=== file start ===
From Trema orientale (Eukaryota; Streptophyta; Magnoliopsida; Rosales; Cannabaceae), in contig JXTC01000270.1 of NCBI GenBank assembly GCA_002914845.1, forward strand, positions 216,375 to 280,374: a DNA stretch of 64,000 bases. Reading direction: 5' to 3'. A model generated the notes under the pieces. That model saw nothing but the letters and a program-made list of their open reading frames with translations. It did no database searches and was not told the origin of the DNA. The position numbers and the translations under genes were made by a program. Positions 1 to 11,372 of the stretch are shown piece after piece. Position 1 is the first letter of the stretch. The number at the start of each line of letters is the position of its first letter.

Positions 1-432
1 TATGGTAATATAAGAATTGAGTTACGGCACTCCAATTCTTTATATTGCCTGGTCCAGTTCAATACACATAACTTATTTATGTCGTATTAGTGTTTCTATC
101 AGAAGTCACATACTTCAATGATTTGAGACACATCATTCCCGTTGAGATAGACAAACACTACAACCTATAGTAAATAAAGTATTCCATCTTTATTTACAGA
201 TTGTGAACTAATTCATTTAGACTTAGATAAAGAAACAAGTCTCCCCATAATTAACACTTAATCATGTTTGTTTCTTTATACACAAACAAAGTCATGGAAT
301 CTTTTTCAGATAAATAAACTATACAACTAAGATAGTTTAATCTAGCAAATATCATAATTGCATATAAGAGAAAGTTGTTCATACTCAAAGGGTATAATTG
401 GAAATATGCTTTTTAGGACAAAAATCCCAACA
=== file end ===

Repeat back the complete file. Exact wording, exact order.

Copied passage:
From Trema orientale (Eukaryota; Streptophyta; Magnoliopsida; Rosales; Cannabaceae), in contig JXTC01000270.1 of NCBI GenBank assembly GCA_002914845.1, forward strand, positions 216,375 to 280,374: a DNA stretch of 64,000 bases. Reading direction: 5' to 3'. A model generated the notes under the pieces. That model saw nothing but the letters and a program-made list of their open reading frames with translations. It did no database searches and was not told the origin of the DNA. The position numbers and the translations under genes were made by a program. Positions 1 to 11,372 of the stretch are shown piece after piece. Position 1 is the first letter of the stretch. The number at the start of each line of letters is the position of its first letter.

Positions 1-432
1 TATGGTAATATAAGAATTGAGTTACGGCACTCCAATTCTTTATATTGCCTGGTCCAGTTCAATACACATAACTTATTTATGTCGTATTAGTGTTTCTATC
101 AGAAGTCACATACTTCAATGATTTGAGACACATCATTCCCGTTGAGATAGACAAACACTACAACCTATAGTAAATAAAGTATTCCATCTTTATTTACAGA
201 TTGTGAACTAATTCATTTAGACTTAGATAAAGAAACAAGTCTCCCCATAATTAACACTTAATCATGTTTGTTTCTTTATACACAAACAAAGTCATGGAAT
301 CTTTTTCAGATAAATAAACTATACAACTAAGATAGTTTAATCTAGCAAATATCATAATTGCATATAAGAGAAAGTTGTTCATACTCAAAGGGTATAATTG
401 GAAATATGCTTTTTAGGACAAAAATCCCAACA